Khloé tends to have the extreme version of normal problems. She was open about her fertility struggles with her then-husband, Lamar Odom, on the show, for example. But while many women have struggled with fertility even as they watch friends and family get pregnant with ease, Khloé’s family is world-famous for its baby-making prowess. Plenty of us have dated addicts, cheaters, or both; Khloé just dates the kind whose budgets and travel schedules make it that much harder to stay clean and faithful — plus, when they fail her, they make headlines doing it.
Khloé has talked about feeling like a giant among her petite sisters, about arriving on sets to find that the sample-size outfits on offer wouldn’t fit her. Khloé is insecure but also outspoken: Kim actually banned her from giving a toast at her wedding because of her tendency to speak before she thinks. And when Amber Rose criticized youngest sister Kylie, then 17, for her relationship with twentysomething rapper Tyga, it was Khloé who clapped back on Twitter — and ultimately admitted that Rose’s #DontPanic tweet (a reference to a song by Khloé’s then-boyfriend, French Montana) was a good burn. Loyal, feisty, no-bullshit, but with a vulnerable side: Truly, Khloé is Just Like Us.
So it will be interesting to see what happens if — as is currently being reported — Khloé stays with Thompson (though it seems that, at least in the short term, her plan is to leave Cleveland and come back to Los Angeles with True). Her inability to leave Odom felt relatable because of his addiction: It was easy for us to imagine the responsibility she felt for him, and how it kept her tethered to what she’s since admitted was a toxic relationship.
But staying with a serial cheater is a deeply unsympathetic choice. It allows us to blame women for their suffering — just look at the furor Rihanna caused by getting back together with Chris Brown after he brutally beat her in 2009. Fox News was the first outlet to step up with unsolicited advice for the new mother: Leave him, Khloé!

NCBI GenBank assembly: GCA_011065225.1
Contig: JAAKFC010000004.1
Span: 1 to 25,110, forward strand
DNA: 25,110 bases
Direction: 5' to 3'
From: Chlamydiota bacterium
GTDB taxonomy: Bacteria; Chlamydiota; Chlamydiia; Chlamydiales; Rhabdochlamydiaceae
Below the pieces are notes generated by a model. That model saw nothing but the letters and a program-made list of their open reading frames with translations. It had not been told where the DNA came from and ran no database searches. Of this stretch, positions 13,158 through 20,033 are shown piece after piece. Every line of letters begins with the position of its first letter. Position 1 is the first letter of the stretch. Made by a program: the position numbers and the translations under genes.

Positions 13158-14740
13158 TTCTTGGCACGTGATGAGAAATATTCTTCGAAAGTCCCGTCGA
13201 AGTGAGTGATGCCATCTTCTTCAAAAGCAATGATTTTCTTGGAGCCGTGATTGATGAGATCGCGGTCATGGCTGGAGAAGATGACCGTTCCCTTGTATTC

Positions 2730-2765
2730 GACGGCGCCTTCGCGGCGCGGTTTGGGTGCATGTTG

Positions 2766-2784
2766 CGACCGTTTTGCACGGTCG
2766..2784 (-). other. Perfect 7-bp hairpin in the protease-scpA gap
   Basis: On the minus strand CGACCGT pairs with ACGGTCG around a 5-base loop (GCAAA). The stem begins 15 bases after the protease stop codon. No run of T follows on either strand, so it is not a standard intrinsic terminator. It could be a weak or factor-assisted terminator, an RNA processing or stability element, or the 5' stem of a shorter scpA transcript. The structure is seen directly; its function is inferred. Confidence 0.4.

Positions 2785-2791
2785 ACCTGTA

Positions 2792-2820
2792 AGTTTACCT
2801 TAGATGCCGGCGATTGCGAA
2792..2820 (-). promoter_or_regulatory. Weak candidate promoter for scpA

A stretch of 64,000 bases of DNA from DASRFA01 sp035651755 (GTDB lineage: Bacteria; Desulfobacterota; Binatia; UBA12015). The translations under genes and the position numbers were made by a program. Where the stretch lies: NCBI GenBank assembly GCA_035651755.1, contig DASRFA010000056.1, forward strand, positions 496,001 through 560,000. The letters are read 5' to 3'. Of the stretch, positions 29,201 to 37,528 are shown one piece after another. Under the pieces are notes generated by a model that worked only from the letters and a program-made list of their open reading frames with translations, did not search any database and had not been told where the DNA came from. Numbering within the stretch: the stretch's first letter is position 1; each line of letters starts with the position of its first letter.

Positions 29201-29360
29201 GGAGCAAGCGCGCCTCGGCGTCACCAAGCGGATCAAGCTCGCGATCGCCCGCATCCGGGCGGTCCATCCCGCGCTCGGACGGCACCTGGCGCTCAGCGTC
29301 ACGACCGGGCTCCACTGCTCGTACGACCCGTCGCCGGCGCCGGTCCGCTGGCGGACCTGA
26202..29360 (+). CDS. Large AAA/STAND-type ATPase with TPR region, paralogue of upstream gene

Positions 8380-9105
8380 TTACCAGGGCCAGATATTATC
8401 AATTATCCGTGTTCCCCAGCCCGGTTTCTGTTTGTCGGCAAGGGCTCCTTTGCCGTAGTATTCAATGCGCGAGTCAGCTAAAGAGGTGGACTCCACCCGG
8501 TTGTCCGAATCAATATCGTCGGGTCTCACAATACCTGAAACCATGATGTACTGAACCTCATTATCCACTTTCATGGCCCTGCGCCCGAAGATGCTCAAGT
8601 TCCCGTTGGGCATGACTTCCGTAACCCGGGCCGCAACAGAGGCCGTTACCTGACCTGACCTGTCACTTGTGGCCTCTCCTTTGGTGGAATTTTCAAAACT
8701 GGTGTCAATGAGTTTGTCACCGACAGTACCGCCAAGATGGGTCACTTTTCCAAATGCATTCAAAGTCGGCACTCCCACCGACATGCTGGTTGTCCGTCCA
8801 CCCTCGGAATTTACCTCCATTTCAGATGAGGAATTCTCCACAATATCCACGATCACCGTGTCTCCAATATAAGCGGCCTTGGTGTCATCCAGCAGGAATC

In fact, getting back together with a man who’s wronged her would probably be the most regular thing Khloé could do, but that’s not what we want from her. We need her to be us, but better. It’s okay to get cheated on (relatable) as long as you rise above (aspirational). The world is watching Khloé like a story right now, when in fact, of course, she is a person. As if to prove that our goodwill for her isn’t limitless, the reaction to the April 16 announcement of her daughter’s name, True Thompson, provoked mockery and exasperation on two fronts: the audacity of naming a baby True when “her dad is a liar,” and then of giving the baby Thompson’s last name instead of her own. CNN may be rooting for Khloé, but it doesn’t seem like Twitter is.
Our sympathy for Khloé comes from how she dramatizes our own sense of ourselves: as good people who haven’t found the right one yet, and keep getting taken in by the wrong ones. The humanity of her story also grounds those of her sisters, reminding us that luck’s handouts are unpredictable and unfair. Khloé anchors the Kardashians by giving the public a space in which to imagine ourselves among them: She’s our avatar, the imperfect, struggling, insecure, unlucky one. We know what that feels like. We feel like that all the time.
And so it also feels especially good to know that everyone else is rooting for Khloé, that we’re all shocked and outraged and furious about this together. It feels good, at least for the time being, to watch the world come together behind a woman wronged, and say, “We love you anyway. It’s not you, baby — it is so, so, so him.” ●
Zan Romanoff is a full-time freelance writer and the author of A Song to Take the World Apart and Grace and the Fever. She lives and works in Los Angeles.